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Chockstone Forum - Gear Lust / Lost & Found

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 Page 5 of 5. Messages 1 to 20 | 21 to 40 | 41 to 60 | 61 to 80 | 81 to 100
Author
Slack line anchors !?!

nmonteith
10/05/2012
10:06:43 AM
I think what I've learned from this discussion is that there is no 'simple' formula as there is lots of variables.

Miguel75
10/05/2012
2:29:04 PM
On 10/05/2012 nmonteith wrote:
>I think what I've learned from this discussion is that there is no 'simple'
>formula as there is lots of variables.

Agreed, there are lots of variables but I still reckon there are some simple principles that could be documented, in one easy to find place, for noobs like myself;

Impact Force (what it means)
A simple breakdown of how to calculate forces in a fall (a-la Ollie's/Mikl's post in the daisy thread)
Fall factor
Anchors (angles and the corresponding force)
Etc

While there is tons of info tucked into lots of nooks and crannys here on Chocky, having it in one place will make it easier to access..

I'll make a start on collating some info tonight.
Olbert
10/05/2012
2:40:36 PM
On 10/05/2012 Miguel75 wrote:
>On 10/05/2012 nmonteith wrote:
>>I think what I've learned from this discussion is that there is no 'simple'
>>formula as there is lots of variables.
>
>Agreed, there are lots of variables but I still reckon there are some
>simple principles that could be documented, in one easy to find place,
>for noobs like myself;
>
>Impact Force (what it means)
>A simple breakdown of how to calculate forces in a fall (a-la Ollie's/Mikl's
>post in the daisy thread)
>Fall factor
>Anchors (angles and the corresponding force)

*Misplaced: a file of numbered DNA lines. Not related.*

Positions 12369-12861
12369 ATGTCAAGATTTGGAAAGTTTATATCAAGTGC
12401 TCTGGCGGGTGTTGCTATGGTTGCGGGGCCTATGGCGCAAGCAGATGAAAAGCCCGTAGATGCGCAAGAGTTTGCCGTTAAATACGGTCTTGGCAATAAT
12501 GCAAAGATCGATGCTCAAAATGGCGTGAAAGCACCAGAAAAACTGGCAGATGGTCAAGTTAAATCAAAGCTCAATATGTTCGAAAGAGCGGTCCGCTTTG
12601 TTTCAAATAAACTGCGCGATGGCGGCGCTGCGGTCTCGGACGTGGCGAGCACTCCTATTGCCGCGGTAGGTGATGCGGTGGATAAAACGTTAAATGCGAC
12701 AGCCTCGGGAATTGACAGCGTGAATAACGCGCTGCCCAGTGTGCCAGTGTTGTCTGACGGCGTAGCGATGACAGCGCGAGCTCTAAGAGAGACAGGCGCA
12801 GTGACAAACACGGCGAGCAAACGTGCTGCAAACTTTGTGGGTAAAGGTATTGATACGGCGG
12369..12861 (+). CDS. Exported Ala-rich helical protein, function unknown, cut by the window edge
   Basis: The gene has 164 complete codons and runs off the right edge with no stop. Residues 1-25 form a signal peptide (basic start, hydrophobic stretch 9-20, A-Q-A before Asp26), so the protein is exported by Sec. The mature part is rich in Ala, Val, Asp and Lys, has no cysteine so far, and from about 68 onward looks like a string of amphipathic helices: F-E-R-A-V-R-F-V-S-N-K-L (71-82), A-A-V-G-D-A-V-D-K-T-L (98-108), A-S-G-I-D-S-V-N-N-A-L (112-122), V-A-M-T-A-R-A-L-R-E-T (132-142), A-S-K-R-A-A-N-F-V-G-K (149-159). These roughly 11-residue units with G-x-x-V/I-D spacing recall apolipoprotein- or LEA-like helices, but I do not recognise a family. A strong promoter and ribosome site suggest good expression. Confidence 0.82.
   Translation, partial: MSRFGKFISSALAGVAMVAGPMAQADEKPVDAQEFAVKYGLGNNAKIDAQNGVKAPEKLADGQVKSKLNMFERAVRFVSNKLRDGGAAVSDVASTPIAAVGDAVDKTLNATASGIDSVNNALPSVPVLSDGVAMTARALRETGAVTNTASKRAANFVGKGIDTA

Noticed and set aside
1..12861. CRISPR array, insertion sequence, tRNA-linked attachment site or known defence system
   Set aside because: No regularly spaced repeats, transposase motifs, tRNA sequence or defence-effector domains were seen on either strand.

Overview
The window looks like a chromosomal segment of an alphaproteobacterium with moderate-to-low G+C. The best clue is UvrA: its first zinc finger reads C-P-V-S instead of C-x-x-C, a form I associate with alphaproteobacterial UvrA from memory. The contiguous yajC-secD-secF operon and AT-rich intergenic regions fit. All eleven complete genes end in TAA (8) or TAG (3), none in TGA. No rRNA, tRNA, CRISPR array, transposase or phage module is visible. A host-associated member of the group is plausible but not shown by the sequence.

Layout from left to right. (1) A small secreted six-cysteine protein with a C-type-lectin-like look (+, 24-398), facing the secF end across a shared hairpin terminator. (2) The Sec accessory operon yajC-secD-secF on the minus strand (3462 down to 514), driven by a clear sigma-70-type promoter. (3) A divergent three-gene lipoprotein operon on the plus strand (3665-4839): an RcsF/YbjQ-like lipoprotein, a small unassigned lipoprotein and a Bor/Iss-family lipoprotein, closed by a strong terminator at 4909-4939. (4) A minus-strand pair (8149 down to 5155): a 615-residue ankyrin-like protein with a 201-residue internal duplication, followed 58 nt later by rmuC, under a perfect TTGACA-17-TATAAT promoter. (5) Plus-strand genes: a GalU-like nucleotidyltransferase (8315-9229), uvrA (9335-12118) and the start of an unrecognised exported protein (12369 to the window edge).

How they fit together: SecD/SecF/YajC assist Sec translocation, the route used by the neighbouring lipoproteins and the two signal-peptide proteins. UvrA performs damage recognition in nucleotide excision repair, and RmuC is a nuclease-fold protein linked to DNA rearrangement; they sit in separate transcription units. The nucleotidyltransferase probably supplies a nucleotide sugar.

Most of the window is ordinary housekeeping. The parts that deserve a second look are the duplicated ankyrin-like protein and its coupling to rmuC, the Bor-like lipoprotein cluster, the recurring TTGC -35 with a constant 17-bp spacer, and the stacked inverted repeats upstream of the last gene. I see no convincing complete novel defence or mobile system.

>Etc
>
>While there is tons of info tucked into lots of nooks and crannys here
>on Chocky, having it in one place will make it easier to access..
>
>I'll make a start on collating some info tonight.

Could probably make it add it to the articles section of Chockstone. I learnt a couple of useful things from that bit - mostly the bunny eared figure of 8 knot - made it sooooooo much easier to use the rope to set up an abseil anchor.

IdratherbeclimbingM9
10/05/2012
2:40:58 PM
A little googling would turn up more than you could poke a forky stick at, but if you want it in one easy to read place on Chocky then perhaps the Dictionary would be a good spot?

stugang
Online Now
10/05/2012
7:07:34 PM
On 10/05/2012 One Day Hero wrote:
>>I weigh (yeh right) 1 kg...and have a 1kn (forgive me rounding
>>in your abuse) strength harness.
>
>So, you either meant to type 100kg or 10N........or you're trying to trick
>people into thinking you typed one of those things
>>

So yore either calling me stupid or fat. Nice

CAN'T YOU REED DUMBARSE. I SED I WAS ROUNDING.

Anyway, back on topic 25 of those reject votes were from me - thank god chocky doesn't have a "I want to stick my tongue up your butt" option.
One Day Hero
10/05/2012
7:31:05 PM
On 10/05/2012 bomber pro wrote:
>
>So yore either calling me stupid or fat. Nice

I'm not saying you can't be both.
>
>Anyway, back on topic 25 of those reject votes were from me - thank god
>chocky doesn't have a "I want to stick my tongue up your butt" option.

I was kinda hoping they might install a "If you want to sleep with my wife, that's ok with me" button
rightarmbad
10/05/2012
8:46:13 PM
Hey Miguel75, this shit is all over the interwebs, has been posted here many times and you were usually part of the discussion, so if you haven't got it by now, why is it you think you may have a clue if it is all put up here in one place.

shortman
10/05/2012
8:54:48 PM
On 10/05/2012 One Day Hero wrote:
>On 10/05/2012 bomber pro wrote:
>>
>>So yore either calling me stupid or fat. Nice
>
>I'm not saying you can't be both.
>>
>>Anyway, back on topic 25 of those reject votes were from me - thank god
>>chocky doesn't have a "I want to stick my tongue up your butt" option.
>
>I was kinda hoping they might install a "If you want to sleep with my
>wife, that's ok with me" button

Now your talkin' my language.

Do u reckon bomber has got a hot wife?

stugang
Online Now
10/05/2012
9:12:04 PM
Hey shorty - serious question (try modelling this one Oli):

[Post edited by Chockstone Moderator.
Play nicely or expect time out bomber pro.